Murray, a Black man wearing a suit against an all-black backdrop, plays the saxophone, his eyes closed in concentration
David Murray. Credit: Dietmar Liste

The jubilant wail of David Murray’s saxophone first resounded on Earth in Berkeley, circa 1965, at the Missionary Church of God in Christ on Allston Way, a congregation where his father was a founding deacon and his mother played organ. 

Handed an alto saxophone earlier that fateful day by music teacher Phil Hardymon at Longfellow Elementary School, the proud fourth grader brought his newly acquired horn to church, where the Rev. Thirland Daniels said, “Young Murray’s got a new instrument. Let’s hear you play something,” Murray recalled. 

“I probably sounded like a young inexperienced saxophonist playing multiphonics and he said ‘You sound very spiritual.’ After a few weeks, I knew all the songs already. I grew very quickly on the horn.”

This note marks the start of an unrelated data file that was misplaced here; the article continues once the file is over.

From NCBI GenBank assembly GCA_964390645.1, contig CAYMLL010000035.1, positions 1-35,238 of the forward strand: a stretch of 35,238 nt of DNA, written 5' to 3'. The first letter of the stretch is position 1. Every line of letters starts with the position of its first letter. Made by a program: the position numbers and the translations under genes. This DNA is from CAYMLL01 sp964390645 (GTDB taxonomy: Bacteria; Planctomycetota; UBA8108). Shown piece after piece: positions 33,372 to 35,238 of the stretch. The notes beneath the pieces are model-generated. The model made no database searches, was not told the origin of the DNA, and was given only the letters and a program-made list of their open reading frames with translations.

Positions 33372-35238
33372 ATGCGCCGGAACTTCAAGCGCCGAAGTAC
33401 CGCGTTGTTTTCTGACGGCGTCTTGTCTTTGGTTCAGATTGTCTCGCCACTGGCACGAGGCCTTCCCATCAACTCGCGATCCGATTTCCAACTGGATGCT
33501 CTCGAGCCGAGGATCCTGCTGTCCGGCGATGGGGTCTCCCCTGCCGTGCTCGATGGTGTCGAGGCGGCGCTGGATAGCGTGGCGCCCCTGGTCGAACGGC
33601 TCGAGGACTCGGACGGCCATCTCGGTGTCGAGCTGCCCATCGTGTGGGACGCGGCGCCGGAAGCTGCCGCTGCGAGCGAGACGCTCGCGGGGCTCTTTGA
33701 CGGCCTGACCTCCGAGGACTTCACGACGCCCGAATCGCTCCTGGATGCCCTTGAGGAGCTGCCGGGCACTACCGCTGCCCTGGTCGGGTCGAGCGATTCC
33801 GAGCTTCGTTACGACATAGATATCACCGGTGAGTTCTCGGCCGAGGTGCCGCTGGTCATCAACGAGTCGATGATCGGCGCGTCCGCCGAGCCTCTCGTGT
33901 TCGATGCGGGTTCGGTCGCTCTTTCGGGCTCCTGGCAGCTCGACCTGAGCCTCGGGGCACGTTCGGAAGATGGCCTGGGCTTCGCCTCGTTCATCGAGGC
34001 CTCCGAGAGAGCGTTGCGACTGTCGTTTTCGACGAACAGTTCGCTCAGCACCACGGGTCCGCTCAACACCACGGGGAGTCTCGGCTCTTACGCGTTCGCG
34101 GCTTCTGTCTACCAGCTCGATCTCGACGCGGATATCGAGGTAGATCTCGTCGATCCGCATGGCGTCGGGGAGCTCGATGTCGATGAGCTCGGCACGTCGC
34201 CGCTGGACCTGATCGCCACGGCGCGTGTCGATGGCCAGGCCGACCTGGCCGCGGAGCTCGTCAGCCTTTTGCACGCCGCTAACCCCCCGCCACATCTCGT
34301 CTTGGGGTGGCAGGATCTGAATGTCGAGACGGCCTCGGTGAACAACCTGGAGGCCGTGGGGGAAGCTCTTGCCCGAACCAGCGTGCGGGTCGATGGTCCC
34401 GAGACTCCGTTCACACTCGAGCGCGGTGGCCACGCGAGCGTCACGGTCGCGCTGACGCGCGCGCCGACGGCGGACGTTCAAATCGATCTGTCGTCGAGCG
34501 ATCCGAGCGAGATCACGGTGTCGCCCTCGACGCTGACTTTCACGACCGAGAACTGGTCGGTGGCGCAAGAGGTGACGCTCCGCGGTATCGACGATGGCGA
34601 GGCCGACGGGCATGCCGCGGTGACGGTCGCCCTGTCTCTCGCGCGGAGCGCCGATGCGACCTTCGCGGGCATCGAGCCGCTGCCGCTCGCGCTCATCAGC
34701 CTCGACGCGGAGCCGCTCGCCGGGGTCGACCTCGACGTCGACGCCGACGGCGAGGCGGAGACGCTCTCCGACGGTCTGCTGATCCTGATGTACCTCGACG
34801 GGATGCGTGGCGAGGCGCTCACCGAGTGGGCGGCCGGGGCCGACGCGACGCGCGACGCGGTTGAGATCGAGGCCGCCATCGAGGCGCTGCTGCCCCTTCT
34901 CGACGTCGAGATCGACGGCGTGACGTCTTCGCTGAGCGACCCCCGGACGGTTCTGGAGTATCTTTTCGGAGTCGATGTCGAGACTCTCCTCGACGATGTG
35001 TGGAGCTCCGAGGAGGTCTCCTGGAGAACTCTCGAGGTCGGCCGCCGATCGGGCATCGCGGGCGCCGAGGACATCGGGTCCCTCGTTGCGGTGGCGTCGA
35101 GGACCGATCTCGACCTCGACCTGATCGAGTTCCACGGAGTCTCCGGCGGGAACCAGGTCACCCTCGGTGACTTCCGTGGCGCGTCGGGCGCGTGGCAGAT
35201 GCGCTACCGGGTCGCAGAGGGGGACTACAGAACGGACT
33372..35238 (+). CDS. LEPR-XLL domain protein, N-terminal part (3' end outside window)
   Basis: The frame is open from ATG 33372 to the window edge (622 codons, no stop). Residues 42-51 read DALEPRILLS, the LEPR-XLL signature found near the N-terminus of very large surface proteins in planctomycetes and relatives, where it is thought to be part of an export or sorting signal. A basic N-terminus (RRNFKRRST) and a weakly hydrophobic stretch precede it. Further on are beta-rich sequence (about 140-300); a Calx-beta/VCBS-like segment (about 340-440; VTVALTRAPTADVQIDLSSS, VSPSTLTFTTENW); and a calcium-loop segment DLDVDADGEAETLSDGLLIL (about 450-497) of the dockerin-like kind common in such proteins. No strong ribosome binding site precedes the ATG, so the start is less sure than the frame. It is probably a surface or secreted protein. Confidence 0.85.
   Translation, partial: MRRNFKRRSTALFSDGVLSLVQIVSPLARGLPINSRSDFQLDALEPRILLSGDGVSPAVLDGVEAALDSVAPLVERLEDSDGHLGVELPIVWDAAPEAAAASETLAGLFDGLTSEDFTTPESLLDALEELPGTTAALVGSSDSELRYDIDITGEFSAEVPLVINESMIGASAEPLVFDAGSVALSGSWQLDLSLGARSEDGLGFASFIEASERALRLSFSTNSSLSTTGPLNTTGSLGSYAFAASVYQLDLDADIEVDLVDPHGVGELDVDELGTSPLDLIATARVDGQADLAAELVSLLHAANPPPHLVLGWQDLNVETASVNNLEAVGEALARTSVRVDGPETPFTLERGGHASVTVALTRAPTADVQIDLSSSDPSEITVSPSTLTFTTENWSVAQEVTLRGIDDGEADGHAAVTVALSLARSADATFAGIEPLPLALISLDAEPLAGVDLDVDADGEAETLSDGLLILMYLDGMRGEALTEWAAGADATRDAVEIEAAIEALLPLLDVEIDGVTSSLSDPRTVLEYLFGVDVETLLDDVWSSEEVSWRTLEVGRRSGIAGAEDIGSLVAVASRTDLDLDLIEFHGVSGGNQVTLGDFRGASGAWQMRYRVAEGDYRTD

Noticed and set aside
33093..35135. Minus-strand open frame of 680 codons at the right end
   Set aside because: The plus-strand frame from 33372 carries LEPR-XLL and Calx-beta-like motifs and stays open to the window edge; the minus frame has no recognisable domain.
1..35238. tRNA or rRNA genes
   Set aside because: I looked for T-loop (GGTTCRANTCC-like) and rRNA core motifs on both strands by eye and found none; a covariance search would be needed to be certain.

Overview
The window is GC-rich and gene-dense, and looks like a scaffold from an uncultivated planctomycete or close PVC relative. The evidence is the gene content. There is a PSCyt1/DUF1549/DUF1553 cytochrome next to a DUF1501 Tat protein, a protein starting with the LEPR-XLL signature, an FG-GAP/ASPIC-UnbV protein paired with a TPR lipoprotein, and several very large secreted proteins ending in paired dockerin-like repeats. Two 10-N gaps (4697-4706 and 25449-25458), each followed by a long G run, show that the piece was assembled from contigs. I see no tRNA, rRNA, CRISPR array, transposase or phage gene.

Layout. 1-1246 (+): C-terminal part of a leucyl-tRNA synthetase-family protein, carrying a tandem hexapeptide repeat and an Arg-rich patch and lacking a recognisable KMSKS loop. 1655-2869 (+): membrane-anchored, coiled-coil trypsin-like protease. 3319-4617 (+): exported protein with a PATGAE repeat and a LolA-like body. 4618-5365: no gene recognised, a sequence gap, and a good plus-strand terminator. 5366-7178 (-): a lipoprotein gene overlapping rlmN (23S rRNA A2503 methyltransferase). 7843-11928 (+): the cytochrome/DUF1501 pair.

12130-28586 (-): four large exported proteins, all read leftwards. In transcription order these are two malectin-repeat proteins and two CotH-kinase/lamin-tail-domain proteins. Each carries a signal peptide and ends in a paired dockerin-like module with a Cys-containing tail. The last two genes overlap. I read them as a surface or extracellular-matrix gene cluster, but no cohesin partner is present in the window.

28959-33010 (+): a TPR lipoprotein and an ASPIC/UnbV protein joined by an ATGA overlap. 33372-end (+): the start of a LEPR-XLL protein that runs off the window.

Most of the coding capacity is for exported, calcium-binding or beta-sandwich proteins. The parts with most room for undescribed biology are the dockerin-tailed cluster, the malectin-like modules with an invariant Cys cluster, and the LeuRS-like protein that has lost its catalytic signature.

Murray grew into one of the mightiest tenor saxophonists and bass clarinetists in jazz history, a player whose sound is steeped in the ecstatic Pentecostal gospel music he absorbed growing up in Berkeley. Now living in New York after a quarter-century residency in Paris, he returns to town Friday for a Back Room concert with the GoldenSea Duo featuring Chicago percussion maestro Kahil El’Zabar (they also perform Wednesday, June 21, at Bird & Beckett Books and Records in Glen Park). 

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He and El’Zabar have been collaborating since 1975, when Murray relocated from Southern California to New York City. He’d spent his high school years performing around the region in R&B bands and playing basketball and football. He made the Berkeley High junior varsity team as a sophomore before transferring to St. Mary’s.